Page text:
Apple Inc is binding itself more closely to China as its share of the world’s biggest smartphone market slips and it becomes more reliant on selling services which require government approval.
A flurry of recent action by Cupertino-based Apple underlines its push to get on the right side of China’s notoriously tough tech regulators, as it looks to revive sales there.
This weekend it moved to block apps used to evade the country’s internet censors, a decision that fits with Beijing’s recent crackdown on unapproved online content. And Apple has announced it will establish its first China data centre in the politically important province of Guizhou and has created the new position of a managing director for Greater China, reporting directly to CEO Tim Cook.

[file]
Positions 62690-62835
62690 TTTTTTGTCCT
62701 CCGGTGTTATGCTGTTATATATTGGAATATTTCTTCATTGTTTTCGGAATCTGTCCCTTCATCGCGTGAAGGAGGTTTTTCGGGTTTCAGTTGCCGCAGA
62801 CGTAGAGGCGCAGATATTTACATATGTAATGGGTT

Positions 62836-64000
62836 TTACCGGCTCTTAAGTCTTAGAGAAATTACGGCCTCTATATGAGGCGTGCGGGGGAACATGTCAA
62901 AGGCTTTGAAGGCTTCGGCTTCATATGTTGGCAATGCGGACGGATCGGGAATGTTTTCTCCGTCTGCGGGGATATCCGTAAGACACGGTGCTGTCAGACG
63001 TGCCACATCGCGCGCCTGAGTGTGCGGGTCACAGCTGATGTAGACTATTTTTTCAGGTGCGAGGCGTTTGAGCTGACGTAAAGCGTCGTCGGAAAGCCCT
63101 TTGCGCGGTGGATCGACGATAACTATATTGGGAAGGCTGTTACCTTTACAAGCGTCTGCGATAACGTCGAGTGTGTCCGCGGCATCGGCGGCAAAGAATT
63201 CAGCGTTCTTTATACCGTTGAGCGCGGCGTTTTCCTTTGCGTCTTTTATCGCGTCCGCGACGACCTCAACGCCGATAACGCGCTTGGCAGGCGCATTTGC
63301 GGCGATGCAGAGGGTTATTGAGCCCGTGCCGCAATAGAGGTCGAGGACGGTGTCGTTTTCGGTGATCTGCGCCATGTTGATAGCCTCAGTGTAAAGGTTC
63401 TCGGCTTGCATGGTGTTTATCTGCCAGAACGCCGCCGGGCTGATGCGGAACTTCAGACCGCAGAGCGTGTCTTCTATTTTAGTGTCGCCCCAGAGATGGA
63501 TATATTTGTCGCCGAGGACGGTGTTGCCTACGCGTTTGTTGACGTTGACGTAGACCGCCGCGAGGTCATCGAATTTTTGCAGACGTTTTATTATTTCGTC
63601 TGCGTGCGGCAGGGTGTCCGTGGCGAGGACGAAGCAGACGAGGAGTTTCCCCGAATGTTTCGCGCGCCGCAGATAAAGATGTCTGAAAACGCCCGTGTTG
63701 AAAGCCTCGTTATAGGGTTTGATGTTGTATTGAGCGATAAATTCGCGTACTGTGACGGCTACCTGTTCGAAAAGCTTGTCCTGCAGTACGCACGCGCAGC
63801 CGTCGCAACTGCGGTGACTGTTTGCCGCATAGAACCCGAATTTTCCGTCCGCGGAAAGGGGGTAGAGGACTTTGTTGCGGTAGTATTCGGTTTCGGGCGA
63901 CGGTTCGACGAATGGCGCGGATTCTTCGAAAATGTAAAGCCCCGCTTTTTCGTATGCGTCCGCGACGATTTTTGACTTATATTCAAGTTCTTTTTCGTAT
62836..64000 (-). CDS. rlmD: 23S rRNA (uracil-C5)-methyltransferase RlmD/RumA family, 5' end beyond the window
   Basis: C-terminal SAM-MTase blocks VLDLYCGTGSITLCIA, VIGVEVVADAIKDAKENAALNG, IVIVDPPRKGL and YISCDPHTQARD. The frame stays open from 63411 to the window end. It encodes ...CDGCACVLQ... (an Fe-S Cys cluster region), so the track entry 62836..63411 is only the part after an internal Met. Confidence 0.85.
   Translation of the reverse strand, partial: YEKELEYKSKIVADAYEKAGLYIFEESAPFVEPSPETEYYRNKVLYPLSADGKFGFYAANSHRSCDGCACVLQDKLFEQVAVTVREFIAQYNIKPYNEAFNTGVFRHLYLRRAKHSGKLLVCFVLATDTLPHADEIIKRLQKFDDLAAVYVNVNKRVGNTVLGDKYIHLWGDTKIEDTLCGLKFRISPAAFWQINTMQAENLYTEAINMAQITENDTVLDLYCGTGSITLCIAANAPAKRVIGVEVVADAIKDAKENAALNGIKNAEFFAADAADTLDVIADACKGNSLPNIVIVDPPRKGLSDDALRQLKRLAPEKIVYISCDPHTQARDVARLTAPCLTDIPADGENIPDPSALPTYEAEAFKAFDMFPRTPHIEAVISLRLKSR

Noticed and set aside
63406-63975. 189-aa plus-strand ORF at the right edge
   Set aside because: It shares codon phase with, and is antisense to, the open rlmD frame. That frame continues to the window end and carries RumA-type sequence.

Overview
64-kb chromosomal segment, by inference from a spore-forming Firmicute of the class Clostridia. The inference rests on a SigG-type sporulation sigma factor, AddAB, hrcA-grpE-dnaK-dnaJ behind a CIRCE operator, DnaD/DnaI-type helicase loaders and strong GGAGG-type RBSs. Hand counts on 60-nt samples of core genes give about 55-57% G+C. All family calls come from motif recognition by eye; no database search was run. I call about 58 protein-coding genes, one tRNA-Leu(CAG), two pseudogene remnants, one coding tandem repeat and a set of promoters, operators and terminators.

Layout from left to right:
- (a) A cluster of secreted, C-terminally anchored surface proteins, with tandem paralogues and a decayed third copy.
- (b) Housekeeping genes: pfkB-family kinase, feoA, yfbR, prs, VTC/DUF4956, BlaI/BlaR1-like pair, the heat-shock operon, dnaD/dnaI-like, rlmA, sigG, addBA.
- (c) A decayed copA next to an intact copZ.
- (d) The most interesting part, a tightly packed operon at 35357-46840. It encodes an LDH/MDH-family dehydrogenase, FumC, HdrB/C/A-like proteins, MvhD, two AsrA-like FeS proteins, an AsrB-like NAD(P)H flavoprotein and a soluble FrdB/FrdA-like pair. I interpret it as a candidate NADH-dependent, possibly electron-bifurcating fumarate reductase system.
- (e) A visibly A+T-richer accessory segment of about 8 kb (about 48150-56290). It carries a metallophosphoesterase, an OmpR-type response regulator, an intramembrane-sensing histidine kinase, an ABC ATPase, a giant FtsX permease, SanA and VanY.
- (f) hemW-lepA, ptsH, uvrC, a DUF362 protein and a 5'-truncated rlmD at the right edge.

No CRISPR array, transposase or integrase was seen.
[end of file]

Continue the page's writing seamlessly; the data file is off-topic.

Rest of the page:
Apple’s China revenues have stalled, falling for a fifth straight quarter in January-March, when sales grew in every other region. China recently slipped to Apple’s third-largest market, as consumers have switched to newer domestic offerings. The buzz around new launches has also cooled since the iPhone 6 in 2014.
When it unveils quarterly earnings later on Tuesday, Apple is likely to report another dip in China smartphone sales. Its once coveted iPhone has slipped into fifth position behind offerings from local rivals Huawei, Oppo, Vivo and Xiaomi, analysts said.